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Doody's Review ServiceReviewer: Steven T. Herron, MD (University of Arizona Health Sciences Center)
Description: Exploring the personal nature of psychiatric illness, this book examines both professional and lay perceptions of mental health disorders, often using powerful personal accounts from individuals living with and through the experience.
Purpose: In an effort to educate the community about the discrimination individuals with mental illness face, the author shares both enlightening research from many "cultured" societies and personal experience from over 20 years treating psychiatric illness in the United Kingdom.
Audience: While educational and illuminating for anyone who has a relative or friend suffering from a mental health disorder, this book is remarkably revealing about the professions treating these individuals, and is invaluable for those in the mental health community, including social workers, nurses, psychologists, psychiatrists, and case managers.
Features: This author addresses issues confronted by those with psychiatric diagnoses on a daily basis. Some of these include relationships with family, spouses, children, and friends, interactions with the healthcare system and social supports, experiences in the workplace, and media coverage of mental illness, to name a few. Each chapter is extensively referenced, and the author has included his suggestions for reducing the discrimination faced by individuals with psychiatric illnesses.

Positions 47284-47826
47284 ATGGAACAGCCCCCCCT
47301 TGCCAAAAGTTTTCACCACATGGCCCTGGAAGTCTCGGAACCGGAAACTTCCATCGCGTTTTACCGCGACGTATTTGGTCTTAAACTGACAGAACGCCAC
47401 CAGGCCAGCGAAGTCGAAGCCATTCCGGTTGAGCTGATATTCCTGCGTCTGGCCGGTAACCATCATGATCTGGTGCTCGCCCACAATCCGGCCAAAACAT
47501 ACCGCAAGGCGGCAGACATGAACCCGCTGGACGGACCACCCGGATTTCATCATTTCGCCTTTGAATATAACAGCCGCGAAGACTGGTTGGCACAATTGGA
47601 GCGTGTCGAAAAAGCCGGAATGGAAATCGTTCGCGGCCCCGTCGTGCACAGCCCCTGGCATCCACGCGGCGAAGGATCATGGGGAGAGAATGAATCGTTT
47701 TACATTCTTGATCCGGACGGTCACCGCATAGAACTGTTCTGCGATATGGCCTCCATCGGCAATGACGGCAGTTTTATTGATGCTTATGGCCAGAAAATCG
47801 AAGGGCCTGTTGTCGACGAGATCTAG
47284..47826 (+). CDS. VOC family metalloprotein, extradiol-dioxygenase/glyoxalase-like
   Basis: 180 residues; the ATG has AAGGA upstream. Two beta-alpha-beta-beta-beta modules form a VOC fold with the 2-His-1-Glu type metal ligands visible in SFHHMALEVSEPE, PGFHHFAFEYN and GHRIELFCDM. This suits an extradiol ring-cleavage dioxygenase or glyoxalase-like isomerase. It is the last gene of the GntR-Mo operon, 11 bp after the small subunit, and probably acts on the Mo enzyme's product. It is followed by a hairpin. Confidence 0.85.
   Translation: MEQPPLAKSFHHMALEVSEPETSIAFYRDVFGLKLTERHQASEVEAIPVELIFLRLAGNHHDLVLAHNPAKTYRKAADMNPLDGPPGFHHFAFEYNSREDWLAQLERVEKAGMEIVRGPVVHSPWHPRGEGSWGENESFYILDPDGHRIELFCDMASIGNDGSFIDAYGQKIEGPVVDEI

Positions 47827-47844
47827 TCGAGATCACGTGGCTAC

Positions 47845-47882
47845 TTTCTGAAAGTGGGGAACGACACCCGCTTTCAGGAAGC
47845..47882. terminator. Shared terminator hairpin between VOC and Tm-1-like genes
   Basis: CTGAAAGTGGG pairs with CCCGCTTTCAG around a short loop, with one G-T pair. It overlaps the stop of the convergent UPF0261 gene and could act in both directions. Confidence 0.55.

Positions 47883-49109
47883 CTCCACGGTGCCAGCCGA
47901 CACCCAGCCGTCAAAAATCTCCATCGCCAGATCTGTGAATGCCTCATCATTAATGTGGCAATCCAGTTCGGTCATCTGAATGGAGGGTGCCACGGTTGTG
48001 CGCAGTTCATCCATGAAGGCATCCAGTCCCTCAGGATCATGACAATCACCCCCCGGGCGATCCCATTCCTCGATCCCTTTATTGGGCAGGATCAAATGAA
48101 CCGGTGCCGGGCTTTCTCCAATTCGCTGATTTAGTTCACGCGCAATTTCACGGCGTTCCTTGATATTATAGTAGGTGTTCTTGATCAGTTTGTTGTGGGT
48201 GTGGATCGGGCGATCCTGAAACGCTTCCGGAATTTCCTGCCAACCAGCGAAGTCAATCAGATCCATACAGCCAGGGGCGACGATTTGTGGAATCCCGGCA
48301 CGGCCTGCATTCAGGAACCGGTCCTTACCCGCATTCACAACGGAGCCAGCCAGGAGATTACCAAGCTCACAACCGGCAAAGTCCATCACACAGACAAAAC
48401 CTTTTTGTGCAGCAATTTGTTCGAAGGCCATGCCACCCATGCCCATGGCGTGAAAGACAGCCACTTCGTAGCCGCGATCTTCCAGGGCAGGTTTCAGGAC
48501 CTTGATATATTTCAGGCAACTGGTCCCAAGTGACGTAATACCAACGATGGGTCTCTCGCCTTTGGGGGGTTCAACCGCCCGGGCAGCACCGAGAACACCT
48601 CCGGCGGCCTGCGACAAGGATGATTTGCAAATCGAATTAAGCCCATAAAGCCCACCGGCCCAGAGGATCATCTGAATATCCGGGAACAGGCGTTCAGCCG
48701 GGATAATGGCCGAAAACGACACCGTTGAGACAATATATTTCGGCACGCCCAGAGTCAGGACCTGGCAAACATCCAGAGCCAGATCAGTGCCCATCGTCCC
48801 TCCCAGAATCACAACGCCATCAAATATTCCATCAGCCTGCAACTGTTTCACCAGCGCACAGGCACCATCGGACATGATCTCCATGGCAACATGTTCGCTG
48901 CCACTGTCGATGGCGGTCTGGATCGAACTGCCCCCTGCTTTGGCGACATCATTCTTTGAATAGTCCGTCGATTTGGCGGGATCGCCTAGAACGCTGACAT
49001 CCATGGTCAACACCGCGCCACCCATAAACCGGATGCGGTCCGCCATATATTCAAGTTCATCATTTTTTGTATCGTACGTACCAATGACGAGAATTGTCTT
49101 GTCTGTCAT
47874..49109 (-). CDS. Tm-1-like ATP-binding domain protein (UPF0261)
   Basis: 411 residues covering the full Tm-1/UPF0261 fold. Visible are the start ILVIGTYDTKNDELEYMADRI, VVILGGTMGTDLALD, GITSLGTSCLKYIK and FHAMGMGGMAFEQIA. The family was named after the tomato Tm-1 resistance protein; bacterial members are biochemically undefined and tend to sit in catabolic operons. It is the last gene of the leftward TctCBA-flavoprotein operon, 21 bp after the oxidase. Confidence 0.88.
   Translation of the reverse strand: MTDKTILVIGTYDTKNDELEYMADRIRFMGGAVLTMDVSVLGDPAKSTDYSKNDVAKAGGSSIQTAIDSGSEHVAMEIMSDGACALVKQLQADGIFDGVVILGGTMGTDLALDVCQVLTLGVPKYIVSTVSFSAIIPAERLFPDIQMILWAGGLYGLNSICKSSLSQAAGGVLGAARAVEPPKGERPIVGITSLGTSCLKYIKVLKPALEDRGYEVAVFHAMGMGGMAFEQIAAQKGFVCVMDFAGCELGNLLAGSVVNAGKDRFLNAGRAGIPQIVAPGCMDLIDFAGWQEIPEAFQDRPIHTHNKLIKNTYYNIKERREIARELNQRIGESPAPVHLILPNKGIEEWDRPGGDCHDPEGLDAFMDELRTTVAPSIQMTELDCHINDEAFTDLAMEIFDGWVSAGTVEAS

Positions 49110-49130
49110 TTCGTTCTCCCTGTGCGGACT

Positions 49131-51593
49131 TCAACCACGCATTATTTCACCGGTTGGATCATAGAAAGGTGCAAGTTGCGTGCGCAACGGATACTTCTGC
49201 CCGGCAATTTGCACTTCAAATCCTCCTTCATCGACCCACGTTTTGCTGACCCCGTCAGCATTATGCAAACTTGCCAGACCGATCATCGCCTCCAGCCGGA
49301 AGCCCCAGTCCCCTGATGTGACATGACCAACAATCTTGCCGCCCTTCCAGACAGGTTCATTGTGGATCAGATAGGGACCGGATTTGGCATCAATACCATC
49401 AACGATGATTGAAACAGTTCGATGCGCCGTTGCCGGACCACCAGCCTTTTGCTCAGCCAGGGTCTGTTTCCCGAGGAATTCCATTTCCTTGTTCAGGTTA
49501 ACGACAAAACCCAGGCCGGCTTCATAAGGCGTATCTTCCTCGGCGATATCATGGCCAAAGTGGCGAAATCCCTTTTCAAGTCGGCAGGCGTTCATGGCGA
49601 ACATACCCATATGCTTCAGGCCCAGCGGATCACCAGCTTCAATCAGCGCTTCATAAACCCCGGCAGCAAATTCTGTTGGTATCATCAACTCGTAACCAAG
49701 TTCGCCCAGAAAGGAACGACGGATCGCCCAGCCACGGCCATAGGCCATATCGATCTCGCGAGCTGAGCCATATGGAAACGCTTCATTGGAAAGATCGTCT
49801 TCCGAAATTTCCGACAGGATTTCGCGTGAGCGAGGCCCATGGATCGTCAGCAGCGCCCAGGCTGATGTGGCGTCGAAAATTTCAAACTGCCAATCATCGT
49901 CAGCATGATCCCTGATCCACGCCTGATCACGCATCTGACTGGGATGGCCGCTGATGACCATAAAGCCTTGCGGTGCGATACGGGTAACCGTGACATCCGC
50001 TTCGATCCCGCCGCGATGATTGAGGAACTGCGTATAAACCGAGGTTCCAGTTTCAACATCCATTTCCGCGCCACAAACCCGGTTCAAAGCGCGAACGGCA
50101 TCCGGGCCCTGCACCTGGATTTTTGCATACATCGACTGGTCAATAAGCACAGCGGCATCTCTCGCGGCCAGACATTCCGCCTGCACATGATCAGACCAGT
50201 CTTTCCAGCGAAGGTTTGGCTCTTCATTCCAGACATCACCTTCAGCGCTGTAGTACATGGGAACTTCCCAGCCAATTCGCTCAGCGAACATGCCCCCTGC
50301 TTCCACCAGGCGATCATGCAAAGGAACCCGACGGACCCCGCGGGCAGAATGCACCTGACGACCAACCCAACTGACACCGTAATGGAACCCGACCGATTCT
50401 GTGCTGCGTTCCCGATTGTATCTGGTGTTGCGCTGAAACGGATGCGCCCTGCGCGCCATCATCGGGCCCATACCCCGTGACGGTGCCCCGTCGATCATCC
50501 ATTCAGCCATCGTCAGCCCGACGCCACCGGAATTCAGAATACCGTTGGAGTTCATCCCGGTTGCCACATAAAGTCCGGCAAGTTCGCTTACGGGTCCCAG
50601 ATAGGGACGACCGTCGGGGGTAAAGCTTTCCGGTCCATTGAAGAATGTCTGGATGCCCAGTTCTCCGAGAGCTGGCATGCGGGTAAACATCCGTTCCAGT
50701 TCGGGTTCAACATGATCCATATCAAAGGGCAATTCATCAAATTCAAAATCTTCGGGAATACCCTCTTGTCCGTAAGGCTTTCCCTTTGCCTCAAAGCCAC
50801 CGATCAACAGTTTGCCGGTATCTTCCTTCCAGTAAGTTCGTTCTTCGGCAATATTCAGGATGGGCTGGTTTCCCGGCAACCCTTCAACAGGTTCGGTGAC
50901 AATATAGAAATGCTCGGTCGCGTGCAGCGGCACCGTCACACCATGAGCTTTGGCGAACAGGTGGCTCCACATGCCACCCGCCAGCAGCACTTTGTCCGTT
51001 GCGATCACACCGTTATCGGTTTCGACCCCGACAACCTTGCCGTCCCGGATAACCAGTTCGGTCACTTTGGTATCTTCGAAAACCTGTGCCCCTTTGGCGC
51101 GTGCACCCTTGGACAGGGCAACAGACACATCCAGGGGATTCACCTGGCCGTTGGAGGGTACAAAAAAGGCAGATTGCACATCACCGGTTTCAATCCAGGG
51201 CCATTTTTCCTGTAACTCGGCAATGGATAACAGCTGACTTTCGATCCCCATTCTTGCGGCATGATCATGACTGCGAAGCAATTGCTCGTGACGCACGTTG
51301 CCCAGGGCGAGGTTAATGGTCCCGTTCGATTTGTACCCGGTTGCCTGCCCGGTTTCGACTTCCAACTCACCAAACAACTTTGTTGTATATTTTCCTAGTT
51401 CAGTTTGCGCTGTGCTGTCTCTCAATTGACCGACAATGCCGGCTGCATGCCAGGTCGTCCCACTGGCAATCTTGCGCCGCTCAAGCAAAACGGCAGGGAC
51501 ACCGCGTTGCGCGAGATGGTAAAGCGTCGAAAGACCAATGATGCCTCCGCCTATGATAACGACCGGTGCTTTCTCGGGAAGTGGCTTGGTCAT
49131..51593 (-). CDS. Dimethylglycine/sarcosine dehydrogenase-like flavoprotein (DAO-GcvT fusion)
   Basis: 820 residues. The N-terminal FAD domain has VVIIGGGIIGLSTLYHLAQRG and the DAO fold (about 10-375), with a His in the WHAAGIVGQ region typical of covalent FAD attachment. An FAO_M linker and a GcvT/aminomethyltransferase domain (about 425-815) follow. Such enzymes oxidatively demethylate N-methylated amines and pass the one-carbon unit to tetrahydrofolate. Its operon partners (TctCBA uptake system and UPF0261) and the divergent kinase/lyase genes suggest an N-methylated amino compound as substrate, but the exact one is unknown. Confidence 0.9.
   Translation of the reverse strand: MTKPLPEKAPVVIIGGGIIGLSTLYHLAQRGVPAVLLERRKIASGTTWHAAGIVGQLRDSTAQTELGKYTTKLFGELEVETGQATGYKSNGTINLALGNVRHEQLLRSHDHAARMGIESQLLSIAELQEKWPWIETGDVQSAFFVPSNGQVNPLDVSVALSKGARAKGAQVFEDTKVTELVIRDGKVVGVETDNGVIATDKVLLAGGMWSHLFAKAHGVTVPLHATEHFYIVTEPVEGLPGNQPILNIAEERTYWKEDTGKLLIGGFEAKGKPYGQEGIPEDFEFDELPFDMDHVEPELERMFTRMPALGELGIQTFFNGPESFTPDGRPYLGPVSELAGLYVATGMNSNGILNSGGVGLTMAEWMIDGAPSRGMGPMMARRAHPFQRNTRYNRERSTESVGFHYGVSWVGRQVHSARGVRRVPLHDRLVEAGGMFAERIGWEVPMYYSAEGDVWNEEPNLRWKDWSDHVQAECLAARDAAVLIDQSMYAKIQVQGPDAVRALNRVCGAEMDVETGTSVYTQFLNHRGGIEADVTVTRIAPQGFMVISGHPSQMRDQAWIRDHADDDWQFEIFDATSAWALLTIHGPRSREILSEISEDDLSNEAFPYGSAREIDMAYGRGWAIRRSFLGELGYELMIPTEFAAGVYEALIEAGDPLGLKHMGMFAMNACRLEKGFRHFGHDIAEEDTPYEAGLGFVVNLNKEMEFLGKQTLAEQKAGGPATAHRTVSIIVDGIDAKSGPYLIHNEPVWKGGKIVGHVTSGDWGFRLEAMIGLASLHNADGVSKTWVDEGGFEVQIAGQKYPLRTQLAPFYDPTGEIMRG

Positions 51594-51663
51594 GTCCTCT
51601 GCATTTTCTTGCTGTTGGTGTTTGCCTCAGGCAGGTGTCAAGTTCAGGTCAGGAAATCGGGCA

Assessment: Those treating individuals with mental illnesses should not be surprised by the suggestion that these people routinely suffer discrimination and alienation based on their diagnoses. Yet, when personalized and illustrated to reveal the human aspect of their struggles, the practices become more real and disturbing to the reader. What is even more troubling is research suggesting mental health professionals, those supposedly working for and with these individuals, share many of the same perceptions and attitudes as those who are not as educated about the conditions. Anyone treating people with psychiatric conditions should read this book to provide a greater understanding of the challenges those with mental illness face day after day.